Supportive Care in Cancer

, Volume 11, Issue 8, pp 516–521 | Cite as

Randomized double-blind study of the Reliefband as an adjunct to standard antiemetics in patients receiving moderately-high to highly emetogenic chemotherapy

  • Imad Treish
  • Stacy Shord
  • John Valgus
  • Donald Harvey
  • Jessica Nagy
  • Jennifer Stegal
  • Celeste Lindley
Original Article

Abstract

Goals

Our goal was to evaluate the efficacy and tolerability of the Reliefband as an adjunct to standard antiemetics in patients receiving moderately-high to highly emetogenic chemotherapy.

Patients and methods

Forty-nine adult cancer patients receiving moderately-high or highly emetogenic chemotherapy were randomized to receive either the active Reliefband (n=26) or an inactive device (n=23). Patients continued to receive all scheduled and as needed antiemetic agents as prescribed. The device was worn the day of chemotherapy administration for 5 days (days 1–5). Patients maintained a daily dairy of nausea severity, vomiting and retching episodes, and antiemetic medications taken. Each patient completed a Functional Living Index Emesis (FLIE) and a tolerability survey at the conclusion of the study. A Wilcoxon rank sum test was used to compare the number of vomiting episodes, severity of nausea and FLIE scores between the two groups.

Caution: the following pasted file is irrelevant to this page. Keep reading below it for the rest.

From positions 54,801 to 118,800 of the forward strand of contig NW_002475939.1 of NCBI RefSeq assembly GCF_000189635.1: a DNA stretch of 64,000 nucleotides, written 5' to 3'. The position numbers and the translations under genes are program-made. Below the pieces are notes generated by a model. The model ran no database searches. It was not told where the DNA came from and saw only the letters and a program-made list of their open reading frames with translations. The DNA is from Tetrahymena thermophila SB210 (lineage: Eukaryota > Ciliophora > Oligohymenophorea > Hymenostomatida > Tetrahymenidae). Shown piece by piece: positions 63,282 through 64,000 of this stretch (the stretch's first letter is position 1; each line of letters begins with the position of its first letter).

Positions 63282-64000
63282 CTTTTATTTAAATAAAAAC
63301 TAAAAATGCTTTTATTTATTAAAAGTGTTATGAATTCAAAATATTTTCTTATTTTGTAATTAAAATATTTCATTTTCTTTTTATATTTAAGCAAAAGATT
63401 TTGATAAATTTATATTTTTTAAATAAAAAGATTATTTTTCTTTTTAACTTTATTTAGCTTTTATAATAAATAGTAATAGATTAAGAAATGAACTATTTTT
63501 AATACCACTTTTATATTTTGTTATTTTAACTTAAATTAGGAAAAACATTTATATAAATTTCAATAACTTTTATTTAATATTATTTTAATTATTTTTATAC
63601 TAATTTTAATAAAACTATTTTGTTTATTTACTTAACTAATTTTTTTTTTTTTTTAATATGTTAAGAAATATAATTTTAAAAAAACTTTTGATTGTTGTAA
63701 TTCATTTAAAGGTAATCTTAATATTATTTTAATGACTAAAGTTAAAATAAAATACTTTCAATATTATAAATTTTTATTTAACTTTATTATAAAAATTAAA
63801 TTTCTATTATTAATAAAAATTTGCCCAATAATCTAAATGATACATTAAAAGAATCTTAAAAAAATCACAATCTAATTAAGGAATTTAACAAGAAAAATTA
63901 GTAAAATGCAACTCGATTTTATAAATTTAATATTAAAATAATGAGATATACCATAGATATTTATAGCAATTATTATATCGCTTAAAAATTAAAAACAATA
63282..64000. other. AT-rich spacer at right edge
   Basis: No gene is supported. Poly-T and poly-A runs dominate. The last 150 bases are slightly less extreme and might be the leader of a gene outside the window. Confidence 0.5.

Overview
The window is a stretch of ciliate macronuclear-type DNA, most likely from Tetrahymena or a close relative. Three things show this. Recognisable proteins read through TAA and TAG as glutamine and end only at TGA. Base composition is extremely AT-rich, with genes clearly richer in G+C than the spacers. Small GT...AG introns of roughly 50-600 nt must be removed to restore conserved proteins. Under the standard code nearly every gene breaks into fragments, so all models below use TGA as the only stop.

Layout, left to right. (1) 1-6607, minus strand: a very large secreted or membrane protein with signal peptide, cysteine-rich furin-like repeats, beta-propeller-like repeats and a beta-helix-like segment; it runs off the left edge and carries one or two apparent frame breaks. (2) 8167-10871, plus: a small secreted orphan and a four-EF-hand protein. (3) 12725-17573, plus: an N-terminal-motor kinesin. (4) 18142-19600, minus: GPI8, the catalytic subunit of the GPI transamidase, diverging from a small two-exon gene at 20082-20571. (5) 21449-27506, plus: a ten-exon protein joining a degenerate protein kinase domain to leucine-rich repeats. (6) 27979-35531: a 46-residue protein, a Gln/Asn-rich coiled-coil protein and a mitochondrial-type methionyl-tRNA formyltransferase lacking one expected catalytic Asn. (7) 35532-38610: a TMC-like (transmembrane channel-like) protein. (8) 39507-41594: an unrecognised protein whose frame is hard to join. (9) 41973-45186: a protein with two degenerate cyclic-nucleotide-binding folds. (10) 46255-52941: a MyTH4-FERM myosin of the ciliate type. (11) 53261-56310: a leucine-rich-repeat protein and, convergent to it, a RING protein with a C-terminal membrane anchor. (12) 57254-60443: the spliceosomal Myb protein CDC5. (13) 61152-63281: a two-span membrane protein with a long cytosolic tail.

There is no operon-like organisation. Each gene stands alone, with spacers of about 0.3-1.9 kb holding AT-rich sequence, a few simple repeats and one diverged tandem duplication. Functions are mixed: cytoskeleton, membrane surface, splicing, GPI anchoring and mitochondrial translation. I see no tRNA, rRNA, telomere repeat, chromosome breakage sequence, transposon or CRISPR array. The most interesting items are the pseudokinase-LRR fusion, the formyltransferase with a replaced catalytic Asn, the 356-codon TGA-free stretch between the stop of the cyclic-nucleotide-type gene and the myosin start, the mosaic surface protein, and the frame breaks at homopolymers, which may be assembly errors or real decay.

Main results

Patients wearing the active Relifband experienced less vomiting (Reliefband 1.9 versus inactive device 4.6 mean episodes; p=0.05), retching (1.4 versus 3.6 mean episodes; p=0.05), and nausea severity (0.91 versus 1.65 mean cm/day; p=0.01) over the 5-day period compared to patients wearing the inactive device. Vomiting was statistically significantly reduced during the delayed period (0.42 versus 1; p=0.032), whereas nausea was significantly reduced during the acute (0.71 versus 2.3; p=0.028) and delayed (1.8 versus 3.3; p=0.020) periods. FLIE scores did not differ between the two treatment groups (91 versus 80; p=0.088).

Conclusions

This study suggests that patients receiving moderately-high to highly emetogenic chemotherapy who experience nausea and vomiting despite scheduled antiemetics may benefit from the use of the Reliefband as an adjunct to antiemetics. Limitations of this study include differences in risk factors for emesis, chemotherapy, and antiemetic regimens. A larger, better, controlled randomized study is needed to better define optimal use of this device.

Keywords

Acustimulation Transcutaneous electrical stimulation Acupressure Nausea Vomiting Chemotherapy Reliefband 

References

  1. 1.
    Abang AM, Takemoto MH, Pham T, Mandanas RA, Roy V, Selby GB, et al (2000) Efficacy and safety of oral granisetron versus i.v. granisetron in patients undergoing peripheral blood progenitor cell and bone marrow transplantation. Anticancer Drugs 11:(2)137–142Google Scholar
  2. 2.
    Anonymous (1995) Ondansetron versus granisetron, both combined with dexamethasone, in the prevention of cisplatin-induced emesis. Italian Group of Antiemetic Research. Ann Oncol 6:805–810PubMedGoogle Scholar
  3. 3.
    Anonymous (1999) ASHP Therapeutic guidelines on the pharmacologic management of nausea and vomiting in adult and pediatric patients receiving chemotherapy or radiation therapy or undergoing surgery. Am J Healthsystem Pharm 56:(8)729–764Google Scholar
  4. 4.
    Birch R, Weaver CH, Carson K, Buckner CD (1998) A randomized trial of once vs twice daily administration of intravenous granisetron with dexamethosone in patients receiving high-dose cyclophosphamide, thiotepa and carboplatin. Bone 22:(7)685–8Google Scholar